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Bebop Spoken There

John Tynan: "Go ahead, call me reactionary. I happen to object to the musical nonsense being peddled in the name of jazz by John Coltrane and his acolyte Eric Dolphy." - (Downbeat November 22, 1961).

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McCoy Tyner: "If anyone want to know how the three of us - Elvin, Jimmy and me - felt about John [Coltrane], listen to the music and you can hear the love and respect we had for each other. The music can really speak more than any of us." - (Melody Maker, August 19, 1967).
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Today Monday April 24

Afternoon.
Jazz in the Afternoon - Crescent Club, 1 Hudleston, Cullercoats NE30 3OS. 1pm. Free.
Evening.
?????
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To the best of our knowledge, details of the above events are correct but may be subject to alteration.

Wednesday, June 04, 2014

CD Review: Matthew Halsall & the Gondwana Orchestra - When the World Was One

Matthew Halsall (trumpet), Nat Birchall (soprano saxophone), Lisa Mallett (flutes), Keiko Kitamura (koto), Rachael Gladwin (harp), Taz Modi (piano), Gavin Barras (double bass) & Luke Flowers (drums)
(Review by Russell).
The Gondwana Orchestra’s opening track, the eponymous When the World Was One more than hints at a Coltrane vibe – Nat Birchall’s soprano, Taz Modi’s piano (McCoy) and Luke Flowers’ drums (Elvin). Bandleader Halsall leaves it late, contributing fluent trumpet work to take it out. A Far Away Place (the Far East at a guess) evokes ethereal woodwind sounds (bansuri flute), Rachael Gladwin’s elegant harp riding on Flowers’ desultory rhythmic snare.
Trumpeter Matthew Halsall’s thoughtful solos are best illustrated on Falling Water – considered, conscious of Modi’s piano part to follow. Patterns hears an up beat Modi giving way to more of the measured Halsall. Flowers takes a few bars without losing the momentum with soprano and flute (Lisa Mallett) supplying the coda. Halsall’s interest in, and travels to Japan, demands the inclusion of ‘non-traditional’ jazz instruments (bansuri flute, Keiko Kitamura’s koto, harp) and they feature on Kiyomizu-Dera (a Buddhist temple in Japan).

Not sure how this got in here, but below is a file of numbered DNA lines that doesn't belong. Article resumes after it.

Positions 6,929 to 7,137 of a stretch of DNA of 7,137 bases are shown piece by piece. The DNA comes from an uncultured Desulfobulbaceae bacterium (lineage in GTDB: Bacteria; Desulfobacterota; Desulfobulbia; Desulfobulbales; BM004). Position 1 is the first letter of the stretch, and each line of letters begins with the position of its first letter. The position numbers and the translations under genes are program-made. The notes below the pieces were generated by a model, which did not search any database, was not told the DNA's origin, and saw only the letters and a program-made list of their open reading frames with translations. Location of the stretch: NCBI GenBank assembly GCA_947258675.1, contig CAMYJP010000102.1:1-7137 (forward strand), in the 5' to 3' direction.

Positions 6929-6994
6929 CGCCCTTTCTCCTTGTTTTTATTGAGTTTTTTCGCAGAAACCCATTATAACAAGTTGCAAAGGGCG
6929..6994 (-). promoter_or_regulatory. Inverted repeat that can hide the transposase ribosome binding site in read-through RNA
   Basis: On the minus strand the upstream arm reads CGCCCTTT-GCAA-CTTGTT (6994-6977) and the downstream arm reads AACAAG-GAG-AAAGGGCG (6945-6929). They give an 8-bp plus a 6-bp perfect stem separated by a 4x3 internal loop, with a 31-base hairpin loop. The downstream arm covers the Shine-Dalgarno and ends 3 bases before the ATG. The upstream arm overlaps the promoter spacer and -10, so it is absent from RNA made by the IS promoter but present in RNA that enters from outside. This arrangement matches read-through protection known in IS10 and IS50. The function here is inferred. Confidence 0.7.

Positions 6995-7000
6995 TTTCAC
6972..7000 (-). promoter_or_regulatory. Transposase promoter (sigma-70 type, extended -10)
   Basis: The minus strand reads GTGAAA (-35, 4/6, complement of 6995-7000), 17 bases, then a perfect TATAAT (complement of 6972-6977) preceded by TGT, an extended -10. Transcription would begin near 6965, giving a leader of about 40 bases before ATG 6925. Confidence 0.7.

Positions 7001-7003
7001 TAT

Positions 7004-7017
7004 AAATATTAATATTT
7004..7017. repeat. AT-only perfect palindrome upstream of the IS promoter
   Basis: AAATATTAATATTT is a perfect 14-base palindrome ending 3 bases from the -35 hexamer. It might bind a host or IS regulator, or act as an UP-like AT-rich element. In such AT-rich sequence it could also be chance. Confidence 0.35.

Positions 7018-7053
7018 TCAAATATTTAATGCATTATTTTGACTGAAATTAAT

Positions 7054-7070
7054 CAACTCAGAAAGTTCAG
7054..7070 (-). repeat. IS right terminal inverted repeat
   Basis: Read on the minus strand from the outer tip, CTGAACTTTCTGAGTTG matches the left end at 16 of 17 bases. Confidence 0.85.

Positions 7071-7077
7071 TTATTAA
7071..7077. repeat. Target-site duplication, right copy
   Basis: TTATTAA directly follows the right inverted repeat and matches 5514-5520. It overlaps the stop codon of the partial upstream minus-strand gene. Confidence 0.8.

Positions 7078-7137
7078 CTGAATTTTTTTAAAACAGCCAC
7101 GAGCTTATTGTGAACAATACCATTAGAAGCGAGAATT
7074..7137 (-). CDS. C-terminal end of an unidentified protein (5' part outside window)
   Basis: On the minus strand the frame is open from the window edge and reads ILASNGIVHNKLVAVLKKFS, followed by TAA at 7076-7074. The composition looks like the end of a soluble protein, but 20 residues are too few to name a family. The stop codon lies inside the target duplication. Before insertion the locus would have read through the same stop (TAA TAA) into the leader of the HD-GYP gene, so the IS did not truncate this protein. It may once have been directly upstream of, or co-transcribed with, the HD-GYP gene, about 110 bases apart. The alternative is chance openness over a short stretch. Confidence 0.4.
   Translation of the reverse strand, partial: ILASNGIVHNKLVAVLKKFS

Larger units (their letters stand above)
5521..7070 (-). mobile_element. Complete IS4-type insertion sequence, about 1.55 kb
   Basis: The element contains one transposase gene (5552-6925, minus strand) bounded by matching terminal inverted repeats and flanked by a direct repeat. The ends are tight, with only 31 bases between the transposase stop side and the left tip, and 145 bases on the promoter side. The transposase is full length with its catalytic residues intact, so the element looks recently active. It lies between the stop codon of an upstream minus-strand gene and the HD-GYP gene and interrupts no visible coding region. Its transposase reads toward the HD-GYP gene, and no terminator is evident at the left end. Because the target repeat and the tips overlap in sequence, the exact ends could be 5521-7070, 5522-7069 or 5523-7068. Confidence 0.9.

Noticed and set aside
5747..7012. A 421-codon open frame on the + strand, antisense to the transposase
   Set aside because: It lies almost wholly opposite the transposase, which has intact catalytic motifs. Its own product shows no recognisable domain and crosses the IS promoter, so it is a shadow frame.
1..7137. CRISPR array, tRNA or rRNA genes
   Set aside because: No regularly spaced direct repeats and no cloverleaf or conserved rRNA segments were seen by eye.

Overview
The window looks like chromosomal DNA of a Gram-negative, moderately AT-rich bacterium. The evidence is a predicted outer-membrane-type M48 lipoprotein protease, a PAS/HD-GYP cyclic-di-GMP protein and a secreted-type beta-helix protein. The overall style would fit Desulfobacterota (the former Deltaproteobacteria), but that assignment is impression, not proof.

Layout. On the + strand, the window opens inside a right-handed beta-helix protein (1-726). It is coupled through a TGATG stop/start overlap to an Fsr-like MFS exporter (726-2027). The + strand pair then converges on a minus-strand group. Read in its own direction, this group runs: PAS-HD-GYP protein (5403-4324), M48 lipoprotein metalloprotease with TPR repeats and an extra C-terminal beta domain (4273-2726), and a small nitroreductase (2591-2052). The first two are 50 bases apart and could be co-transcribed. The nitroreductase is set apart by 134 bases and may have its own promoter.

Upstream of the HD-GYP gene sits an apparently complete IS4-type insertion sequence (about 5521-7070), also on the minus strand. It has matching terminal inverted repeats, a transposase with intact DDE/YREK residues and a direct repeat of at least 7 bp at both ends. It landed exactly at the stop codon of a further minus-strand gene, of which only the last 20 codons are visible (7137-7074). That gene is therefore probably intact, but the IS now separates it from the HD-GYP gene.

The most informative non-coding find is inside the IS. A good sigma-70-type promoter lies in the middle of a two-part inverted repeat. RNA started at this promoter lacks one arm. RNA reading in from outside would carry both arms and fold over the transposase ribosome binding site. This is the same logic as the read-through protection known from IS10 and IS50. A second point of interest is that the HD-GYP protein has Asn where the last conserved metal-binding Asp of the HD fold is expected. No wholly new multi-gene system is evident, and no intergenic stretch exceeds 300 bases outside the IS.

Gladwin’s harp and Birchall’s soprano respond to Halsall’s growling trumpet work on Sagano Bamboo Forest, peace sought and found. On the closing track – Tribute to Alice Coltrane – bassist Gavin Barras suggests a groove, the excellent Flowers goes with it, Modi dreams awhile, flute awakens Halsall’s distant trumpet and harpist Gladwin has the final word.
When the World Was One is a beautifully conceived album, a million miles away from the Western jazz world’s historic predilection for the bravura performance. The work is available now in several formats on Gondwana Records.
Russell.

                

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Bebop Spoken Here -- Here, being the north-east of England -- centred in the blues heartland of Newcastle and reaching down to the Tees Delta and looking upwards to the Land of the Kilt.
Not a very original title, I know; not even an accurate one as my taste, whilst centred around the music of Bird and Diz, extends in many directions and I listen to everything from King Oliver to Chick Corea and beyond. Not forgetting the Great American Songbook the contents of which has provided the inspiration for much great jazz and quality popular singing for round about a century.
The idea of this blog is for you to share your thoughts and pass on your comments on discs, gigs, jazz - music in general. If you've been to a gig/concert or heard a CD that knocked you sideways please share your views with us. Tell us about your favourites, your memories, your dislikes.
Lance (Who wishes it to be known that he is not responsible for postings other than his own and that he's not always responsible for them.)
Contact: lanceliddle@gmail.com I look forward to hearing from you.

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